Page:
I’ve studied through the slogans a dozen times in my life;
these are my musings on the slogan currently, not a formal interpretation.
For that reason they are less about straight Buddhist teachings,
and I think able to be shared with most practitioners of other faiths or no faith
(unless yours doesn’t allow you to read any other tradition.)
If you have time and the inclination, I published the WHOLE thang here!
“21: Always maintain a joyful mind.”
I know that dwelling on pain intensifies the experience.
I’ve lived with it since I hurt myself in a dance/horseback riding injury at 17.
If I don’t talk endlessly about it, but maybe acknowledge it to
Mitchell on my worst days, then focus on other things, it seems to mitigate
it more than if I dwell on the pain itself like I did in my 20’s.
I know that when worry and stress or even desperation arise I now tend to ask myself
“What does this worry do for me?” I try to let it go, though I have to ask that again and again in seriously trying times, like bringing my mind back to the breath when I am distracted in meditation. Worry is not the same as problem solving, or checking on something for reassurance. Worry is filling your mind with repetitive negative thoughts.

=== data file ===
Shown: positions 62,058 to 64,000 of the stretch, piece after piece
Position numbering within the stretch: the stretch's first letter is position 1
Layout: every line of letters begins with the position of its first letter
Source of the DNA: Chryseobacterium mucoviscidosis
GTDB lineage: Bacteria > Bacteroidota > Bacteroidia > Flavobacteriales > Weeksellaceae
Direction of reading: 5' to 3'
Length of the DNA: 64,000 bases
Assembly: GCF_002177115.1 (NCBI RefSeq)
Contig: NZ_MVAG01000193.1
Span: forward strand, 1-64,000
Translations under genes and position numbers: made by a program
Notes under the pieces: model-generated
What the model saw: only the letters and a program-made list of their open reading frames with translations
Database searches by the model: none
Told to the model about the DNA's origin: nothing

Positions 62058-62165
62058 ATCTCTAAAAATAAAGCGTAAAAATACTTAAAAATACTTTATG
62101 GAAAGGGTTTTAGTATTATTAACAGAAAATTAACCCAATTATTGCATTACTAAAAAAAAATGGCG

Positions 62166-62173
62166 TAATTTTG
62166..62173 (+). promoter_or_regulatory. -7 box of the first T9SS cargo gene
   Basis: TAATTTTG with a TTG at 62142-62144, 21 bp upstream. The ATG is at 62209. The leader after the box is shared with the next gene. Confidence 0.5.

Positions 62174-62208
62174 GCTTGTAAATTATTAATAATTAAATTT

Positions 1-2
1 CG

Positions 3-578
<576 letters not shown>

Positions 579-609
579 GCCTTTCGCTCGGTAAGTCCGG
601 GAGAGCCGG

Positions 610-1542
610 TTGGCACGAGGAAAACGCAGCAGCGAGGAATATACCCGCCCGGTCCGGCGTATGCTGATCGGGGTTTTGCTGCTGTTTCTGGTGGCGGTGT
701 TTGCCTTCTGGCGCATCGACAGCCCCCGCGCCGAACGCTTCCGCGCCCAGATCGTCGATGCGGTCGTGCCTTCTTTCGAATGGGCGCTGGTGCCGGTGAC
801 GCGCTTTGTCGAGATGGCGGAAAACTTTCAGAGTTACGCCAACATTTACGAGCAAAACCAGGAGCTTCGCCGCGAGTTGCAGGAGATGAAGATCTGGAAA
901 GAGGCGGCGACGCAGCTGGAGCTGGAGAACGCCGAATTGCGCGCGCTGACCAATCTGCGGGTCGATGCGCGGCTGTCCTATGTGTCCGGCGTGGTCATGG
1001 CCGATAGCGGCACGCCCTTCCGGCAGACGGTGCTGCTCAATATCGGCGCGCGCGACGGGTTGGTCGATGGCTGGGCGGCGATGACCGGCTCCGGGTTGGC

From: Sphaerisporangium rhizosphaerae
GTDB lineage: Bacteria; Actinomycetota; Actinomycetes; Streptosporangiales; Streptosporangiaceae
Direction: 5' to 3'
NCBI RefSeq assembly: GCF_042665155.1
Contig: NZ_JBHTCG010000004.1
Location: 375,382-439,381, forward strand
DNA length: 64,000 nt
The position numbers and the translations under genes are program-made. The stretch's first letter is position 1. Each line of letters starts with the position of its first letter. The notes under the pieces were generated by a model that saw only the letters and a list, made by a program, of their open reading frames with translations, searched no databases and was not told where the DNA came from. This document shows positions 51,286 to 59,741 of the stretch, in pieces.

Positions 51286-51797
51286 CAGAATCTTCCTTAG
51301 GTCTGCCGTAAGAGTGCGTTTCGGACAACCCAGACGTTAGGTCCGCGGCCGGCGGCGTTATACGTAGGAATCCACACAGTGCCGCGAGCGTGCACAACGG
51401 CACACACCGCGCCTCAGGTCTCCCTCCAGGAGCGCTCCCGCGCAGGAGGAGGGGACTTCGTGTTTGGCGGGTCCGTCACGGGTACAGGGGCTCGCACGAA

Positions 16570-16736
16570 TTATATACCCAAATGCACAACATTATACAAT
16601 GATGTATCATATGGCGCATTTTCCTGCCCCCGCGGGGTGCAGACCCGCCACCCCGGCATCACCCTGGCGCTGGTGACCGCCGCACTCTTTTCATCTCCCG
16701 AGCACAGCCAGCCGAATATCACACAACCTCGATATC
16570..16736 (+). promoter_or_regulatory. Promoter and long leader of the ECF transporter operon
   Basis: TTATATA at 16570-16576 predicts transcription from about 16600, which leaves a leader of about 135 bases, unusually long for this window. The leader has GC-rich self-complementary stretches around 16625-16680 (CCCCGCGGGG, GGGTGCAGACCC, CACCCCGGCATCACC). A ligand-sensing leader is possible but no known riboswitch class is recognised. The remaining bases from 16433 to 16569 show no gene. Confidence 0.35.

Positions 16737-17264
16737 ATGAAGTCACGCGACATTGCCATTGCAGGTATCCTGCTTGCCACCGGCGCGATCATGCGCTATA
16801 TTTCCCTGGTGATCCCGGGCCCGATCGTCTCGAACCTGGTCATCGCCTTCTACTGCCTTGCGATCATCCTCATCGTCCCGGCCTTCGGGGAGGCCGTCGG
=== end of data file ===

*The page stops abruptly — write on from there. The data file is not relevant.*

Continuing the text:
Gratitude practice helps me tremendously, whether it is writing down one line
of something I am grateful for morning, noon, and night, or upon waking/before sleep writing or drawing gratitude. It may have saved my life.
But to be joyful for the trials of life
as an opportunity to practice?
I’m not there yet!
Okay, maybe only in hindsight. Honestly, while walking through piles of
horse shit I am not gleefully happy there must be a pony in here somewhere…
Yellow watercolor pencil with Diamine Ancient Copper.
I was going to wet it and let the ink run a bit but I liked the sketch so let it be..
Okina Journal, with pen and ink, and watercolor.
©D. Katie Powell.
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In this weekly commentary on the lojong, I am not open comments becoming
a debate for people to nitpick Buddhism or my interpretations of Buddhist concepts.
(There are lots of places for debates.) I am more interested in hearing about
YOUR life or how the lojong affected you or your practice awakening in some manner.
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I teach architectural sketching,
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Worry is filling your mind with repetitive negative thoughts–this puts it all in perspective, Kate. Thank you.
It does, doesn’t it!?